What is B-Roll?

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Tl;dr - In digital filmmaking, the idea of rolls has been translated to media cards, so is the term “B-roll” still applicable to us digital filmmakers?
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Table of Contents

Rolls? Do We Still Use Them?

The term “roll” obviously comes from the film days when productions used rolls of 35MM film inside metal housings called magazines.

Some productions still use film. In fact, some directors insist on shooting film. They refuse to use digital cameras.

Good for them. It’s a luxury they can afford and an artistic choice that they stand behind.

Not everyone can afford to shoot on film, or even wants to shoot on film. There are many complications and added steps necessary that would deter novice filmmakers from the idea.

In digital filmmaking, the idea of rolls has been translated to media cards, and most professional cinema cameras still allow you to letter and number your rolls for ease of editing.

So is the term “B-roll” still applicable to us digital filmmakers?

B-Roll: Simplified

In its simplest form, B-roll is everything that isn’t A-roll.

That’s not super helpful, is it?

Well, A-roll is considered to be your “main footage”. 

It’s not to be confused with the idea of an A-camera and a B-camera. A-roll can come from multiple different cameras.

If you are shooting the main portions of your scenes, you can bet that what you are shooting is in fact A-roll.

So, anything else, is B-roll. Here are some examples.

I’m sure there are more than this, but let’s dig into some of these a little bit deeper.

Types of Shots

Insert Shots

An insert shot is typically a single shot that is inserted into an edit to provide clarity for the audience. 

For example:

A character looks in the corner of the room. We can tell by his face that he’s horrified by what he sees…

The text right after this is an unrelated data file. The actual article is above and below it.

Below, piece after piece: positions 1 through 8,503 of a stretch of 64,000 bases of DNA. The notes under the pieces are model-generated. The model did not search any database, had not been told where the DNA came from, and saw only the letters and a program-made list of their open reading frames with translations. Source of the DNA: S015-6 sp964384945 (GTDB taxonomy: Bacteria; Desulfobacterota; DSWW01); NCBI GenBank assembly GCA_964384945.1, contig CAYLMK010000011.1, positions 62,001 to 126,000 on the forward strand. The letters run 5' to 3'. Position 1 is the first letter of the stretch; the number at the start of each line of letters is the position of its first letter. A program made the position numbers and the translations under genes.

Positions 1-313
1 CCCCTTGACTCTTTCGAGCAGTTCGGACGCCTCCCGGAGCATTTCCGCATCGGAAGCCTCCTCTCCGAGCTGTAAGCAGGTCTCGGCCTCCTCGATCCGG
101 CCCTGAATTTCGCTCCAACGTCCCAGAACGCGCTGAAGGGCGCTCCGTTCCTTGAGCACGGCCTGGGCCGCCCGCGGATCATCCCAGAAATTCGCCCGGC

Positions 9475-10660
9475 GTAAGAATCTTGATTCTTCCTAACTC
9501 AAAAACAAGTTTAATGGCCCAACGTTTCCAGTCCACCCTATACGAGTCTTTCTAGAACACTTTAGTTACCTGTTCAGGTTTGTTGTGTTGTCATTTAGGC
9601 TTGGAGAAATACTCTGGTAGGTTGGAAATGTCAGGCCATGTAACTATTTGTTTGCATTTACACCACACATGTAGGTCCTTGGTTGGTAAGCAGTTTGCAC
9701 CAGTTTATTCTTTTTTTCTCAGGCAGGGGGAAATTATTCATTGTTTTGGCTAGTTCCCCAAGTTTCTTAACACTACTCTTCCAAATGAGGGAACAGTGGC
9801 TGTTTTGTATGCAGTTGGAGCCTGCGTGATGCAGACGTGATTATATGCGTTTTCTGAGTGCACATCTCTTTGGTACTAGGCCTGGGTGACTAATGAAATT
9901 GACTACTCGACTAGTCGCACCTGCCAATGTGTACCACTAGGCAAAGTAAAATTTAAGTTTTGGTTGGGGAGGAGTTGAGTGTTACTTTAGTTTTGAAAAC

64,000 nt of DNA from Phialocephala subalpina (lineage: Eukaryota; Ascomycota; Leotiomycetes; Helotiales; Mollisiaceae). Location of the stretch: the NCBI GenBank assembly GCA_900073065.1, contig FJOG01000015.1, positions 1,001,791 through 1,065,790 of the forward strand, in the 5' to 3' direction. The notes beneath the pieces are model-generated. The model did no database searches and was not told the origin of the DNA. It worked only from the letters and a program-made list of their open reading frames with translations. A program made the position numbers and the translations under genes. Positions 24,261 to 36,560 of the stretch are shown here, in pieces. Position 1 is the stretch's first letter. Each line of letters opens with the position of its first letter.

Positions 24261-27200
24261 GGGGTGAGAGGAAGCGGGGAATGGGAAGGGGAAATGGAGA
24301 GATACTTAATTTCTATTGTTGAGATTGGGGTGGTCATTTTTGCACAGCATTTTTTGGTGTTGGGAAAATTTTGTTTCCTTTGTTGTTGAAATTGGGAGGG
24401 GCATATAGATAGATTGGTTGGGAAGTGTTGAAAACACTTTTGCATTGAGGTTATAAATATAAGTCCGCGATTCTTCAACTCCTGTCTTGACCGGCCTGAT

If we left it at that, the audience would understand the characters emotions, which may be all you need. But in other cases, you may need to paint a clearer picture for the audience to help the story.

So, in this case, we would cut to an insert shot of what the character is looking at.

We reveal a small mouse hole with a little fluffy mouse poking it’s head out.

See? Now we understand some context and the audience is able to use their imagination to put themselves in the character’s shoes and dream up what will happen next.

FX Shots

There are probably a million different types of FX shots, so defining this may be difficult.

Instead, I’m going to use an example from a great film called Running Scared starring the late Paul Walker (RIP) and Vera Farmiga.

Play Video

In the film, the director uses a number of FX to add a specific style to the movie. Everything from slow-motion closeups of shotgun shells flipping through the air, to strange hand-cranked 35MM film shots with light leaks and odd framerates.

All of these FX shots are B-roll, but into the main shots of the actors in the film. 

Check out the trailer to see what I mean.

Establishing Shots

Establishing shots are often sweeping landscapes or aerial helicopter shots that signal a scene’s location to the audience.

We see this a lot in sitcoms, where the scene will start with a shot of the building that the characters are in before cutting inside.

But it’s actually done in almost every movie.

A sweeping shot of a gridlocked LA freeway before cutting into a car where a guy is losing his mind with road rage.

These B-roll shots are crucial for setting up the scene and providing a quick shorthand for the audience to understand what is going on.

Stock Footage

Stock footage, by nature, is not A-roll, because you, the filmmaker, have purchased the footage for a specific reason and it’s not the main footage for your film.

An example of how stock footage can be cut into a scene would be the great drug inducement scenes from Requiem for a Dream.

Play Video

Some of these ultra close-up shots are “insert shots” filmed by the production. But, the shots of cells moving through veins and possibly even the close-ups of the dollar bill could be B-roll from stock footage.

Pick Up Shots

In some instances, productions need to come back to a location or set and shoot again. 

Maybe they forgot something the first time, or after seeing the edit, the director or editor realizes that the scene doesn’t work without a certain shot.

That’s when they go back for pick up shots.

Now, some may consider this to be A-roll, but there is one common scenario where these pick up shots are unequivocally B-roll. And that’s when they use stand ins.

Frequently, for simple pickups that don’t feature an actors face, a production will use a stand in.

It’s cheaper!

And no one can tell the difference. An over the shoulder shot of the character looking at something, a shot of a hand pulling something out of a pocket or a foot sliding into a shoe. All of these potential pickups could easily be done with a stand in instead of the leading actor.

What Did I Forget?

Let me know in the comments if there’s a specific type of B-roll that you use that’s not listed here.

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